If health is your objective, however, restoration of gut barrier integrity should be prioritized, since, “The autoimmune process can be arrested if the interplay between genes and environmental triggers is preventing by re-establishing intestinal barrier function” (Fasano & Shea-Donohue, 2005). Because gluten is pivotally implicated in intestinal hyper-permeability, its exclusion from the diet, along with an oligoantigenic elimination-provocation diet, should be a first line of treatment in any patient on the autoimmune spectrum.
American Autoimmune and Related Diseases Association. (2017). Autoimmune Statistics: Autoimmune Disease Fact Sheet. Retrieved from https://www.aarda.org/autoimmune-information/autoimmune-statistics/
Bengmark, S. (2007). Advanced glycation and lipoxidation end products--amplifiers of inflammation: the role of food. JPEN Journal of Parenteral and Enteral Nutrition, 31, 430–440.
Bhala, N., Emberson, J., Merhi, A., Abramson, S., Arber, N.,Baron, J.A.,…Baigent, C. (2013). Vascular and upper gastrointestinal effects of non-steroidal anti-inflammatory drugs: meta-analyses of individual participant data from randomised trials. The Lancet, 382(9894), 769-779.
Boulange et al. (2016). Impact of the gut microbiota on inflammation, obesity, and metabolic disease. Genome Medicine, 8, 42.
Brandtzaeg, P. (2013). Gate-keeper function of the intestinal epithelium. Beneficial microbes, 4(1), 67-82.
Castagliuolo et al. (1999). Saccharomyces boulardii protease inhibits the effects of Clostridium difficile toxins A and B in human colonic mucosa. Infectious Immunology, 67(1), 302-307.
Christen, U. (2014). Editorial: pathogen infection and autoimmunity. International reviews of immunology, 33, 261-265.
Cojocaru, M., Cojocaru, I.M., & Silosi, I. (2010). Multiple autoimmune syndrome. Maedica, 5(2), 132-134.
Corr et al. (2009). Understanding the mechanisms by which probiotics inhibit gastrointestinal pathogens. Advances in Food Nutrition Research, 56, 1-15.
Cotter, P.D., Stanton, C., Ross, R.P., & Hill, C. (2012). The impact of antibiotics on the gut microbiota as revealed by high throughput DNA sequencing. Discovery Medicine, 13(70), 193-199.
Drago, S., El Asmar, R., De Pierro, M., Grazia Clemente, M., Tripathi, A., Sapone, A.,…Fasano, A. (2006). Gliadin, zonulin and gut permeability: effects on celiac and non-celiac intestinal mucosa and intestinal cell lines. Scandanavian Journal of Gastroenterology, 41, 408–419.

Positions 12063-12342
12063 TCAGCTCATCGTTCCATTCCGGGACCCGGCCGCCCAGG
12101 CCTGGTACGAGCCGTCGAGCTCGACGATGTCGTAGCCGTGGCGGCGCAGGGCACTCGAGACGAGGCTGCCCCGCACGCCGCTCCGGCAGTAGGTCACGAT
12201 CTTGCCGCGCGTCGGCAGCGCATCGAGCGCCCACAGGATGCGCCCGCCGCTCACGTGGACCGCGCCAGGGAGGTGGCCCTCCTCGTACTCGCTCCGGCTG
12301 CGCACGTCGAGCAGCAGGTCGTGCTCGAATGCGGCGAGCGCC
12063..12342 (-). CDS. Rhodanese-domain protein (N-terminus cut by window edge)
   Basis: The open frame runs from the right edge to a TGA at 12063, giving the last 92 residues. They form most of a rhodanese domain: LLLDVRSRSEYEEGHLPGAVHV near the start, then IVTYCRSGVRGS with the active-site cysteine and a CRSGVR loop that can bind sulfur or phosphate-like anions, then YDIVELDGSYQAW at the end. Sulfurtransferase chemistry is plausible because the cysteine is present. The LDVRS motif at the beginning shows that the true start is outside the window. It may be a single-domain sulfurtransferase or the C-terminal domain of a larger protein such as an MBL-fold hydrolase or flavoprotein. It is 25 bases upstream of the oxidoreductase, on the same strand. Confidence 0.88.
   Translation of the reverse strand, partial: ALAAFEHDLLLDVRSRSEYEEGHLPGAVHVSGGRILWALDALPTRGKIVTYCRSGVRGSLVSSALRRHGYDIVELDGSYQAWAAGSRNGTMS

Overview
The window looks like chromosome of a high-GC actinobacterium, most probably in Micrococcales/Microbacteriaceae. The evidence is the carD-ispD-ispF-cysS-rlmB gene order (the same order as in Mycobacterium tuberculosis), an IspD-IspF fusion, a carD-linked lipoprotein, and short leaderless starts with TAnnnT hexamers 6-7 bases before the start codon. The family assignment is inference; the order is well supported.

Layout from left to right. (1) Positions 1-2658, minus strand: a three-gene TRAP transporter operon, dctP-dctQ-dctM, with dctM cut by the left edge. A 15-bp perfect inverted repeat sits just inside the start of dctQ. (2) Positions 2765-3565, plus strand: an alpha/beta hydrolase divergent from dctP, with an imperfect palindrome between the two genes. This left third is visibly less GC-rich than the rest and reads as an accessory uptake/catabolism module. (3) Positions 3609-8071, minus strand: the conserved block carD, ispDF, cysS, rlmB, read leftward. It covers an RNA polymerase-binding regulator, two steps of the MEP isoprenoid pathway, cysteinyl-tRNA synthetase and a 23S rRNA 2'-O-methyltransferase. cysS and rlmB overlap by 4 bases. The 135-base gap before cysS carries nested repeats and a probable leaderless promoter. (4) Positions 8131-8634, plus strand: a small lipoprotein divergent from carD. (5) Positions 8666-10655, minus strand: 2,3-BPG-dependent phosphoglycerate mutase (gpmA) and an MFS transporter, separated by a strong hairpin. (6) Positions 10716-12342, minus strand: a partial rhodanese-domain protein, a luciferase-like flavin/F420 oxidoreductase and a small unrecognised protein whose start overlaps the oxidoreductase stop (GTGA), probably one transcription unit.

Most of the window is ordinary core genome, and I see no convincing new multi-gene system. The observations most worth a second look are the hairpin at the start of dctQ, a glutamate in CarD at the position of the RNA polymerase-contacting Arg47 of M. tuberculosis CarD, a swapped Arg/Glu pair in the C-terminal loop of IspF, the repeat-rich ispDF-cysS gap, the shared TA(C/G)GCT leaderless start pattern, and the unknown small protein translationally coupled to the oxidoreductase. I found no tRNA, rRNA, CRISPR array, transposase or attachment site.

Edwards, C.J. (2008) Commensal gut bacteria and the etiopathogenesis of rheumatoid arthritis. Journal of Rheumatology, 35, 1477–1497. doi: 10.1007/s12016-011-8291-x.
Eschler, D.C., Hasham, A., & Tomer, Y. (2011). Cutting edge: the etiology of autoimmune thyroid diseases. Clinical Reviews in Allergy and Immunology, 41, 190-197.
Fasano, A. (2011). Zonulin and its regulation of intestinal barrier function: the biological door to inflammation, autoimmunity, and cancer. Physiology Reviews, 91, 151-175.
Fasano, A. (2012). Leaky gut and autoimmune disease. Clinical Reviews in Allergy and Immunology, 42(1), 71-78.
Fasano, A., & Shea-Donohue, T. (2005). Mechanisms of disease: the role of intestinal barrier function in the pathogenesis of gastrointestinal autoimmune diseases. National Clinical Practice in Gastroenterology & Hepatology, 2(9), 416-422.
Gorbach, S.L. (1984). Estrogens, breast cancer, and intestinal flora. Reviews in Infectious Disease, 6(Suppl 1), S85-S90.
Groschwitz, K.R., & Hogan, S.P. (2009). Intestinal barrier function: Molecular regulation and disease pathogenesis. Journal of Allergy and Clinical Immunology, 124(1), 3-22.
Hawrelak, J.A., & Myers, S.P. (2004). The causes of intestinal dysbiosis: A review. Alternative Medicine Review, 9, 180-197.
Helander, H.F., & Fandriks, L. (2014). Surface area of the digestive tract - revisited. Scandinavian Journal of Gastroenterology, 49(6), 681-689.
Hijazi, Z., Molla, A.M., Al-Habashi, H., Muawad, W.M., Molla, A.M., & Sharma, P.N. (2004) Intestinal permeability is increased in bronchial asthma. Archives of Diseases in Children, 89, 227–229.
Hollon, J., Puppa, E.L., Greenwald, B., Goldberg, E., Guerrerio, A., & Fasano, A. (2015). Effect of gliadin on permeability of intestinal biopsy explants from celiac disease patients and patients with non-celiac gluten sensitivity. Nutrients, 7(3), 1565-1576. doi: 10.3390/nu7031565.
Janarthanan, S., Ditah, I., Adler, D.G., & Ehrinpreis, M.N. (2012). Clostridium difficile-associated diarrhea and proton pump inhibitor therapy: a meta-analysis. American Journal of Gastroenterology, 107(7), 1001-1010.
Jernberg, C., Lofmark, S., Edlund, C., & Jansson, J.K. (2010). Long-term impacts of antibiotic exposure on the human intestinal microbiota. Microbiology, 156(11), 3216-3223.
Kato, T., Honda, Y., Kurita, Y., Iwasaki, A., Sato, T., Kessoku, T.,…Nakajima, A. (2017). Lubiprostone improves intestinal permeability in humans, a novel therapy for the leaky gut: A prospective randomized pilot study in healthy volunteers. PLoS One, 12(4), e0175626.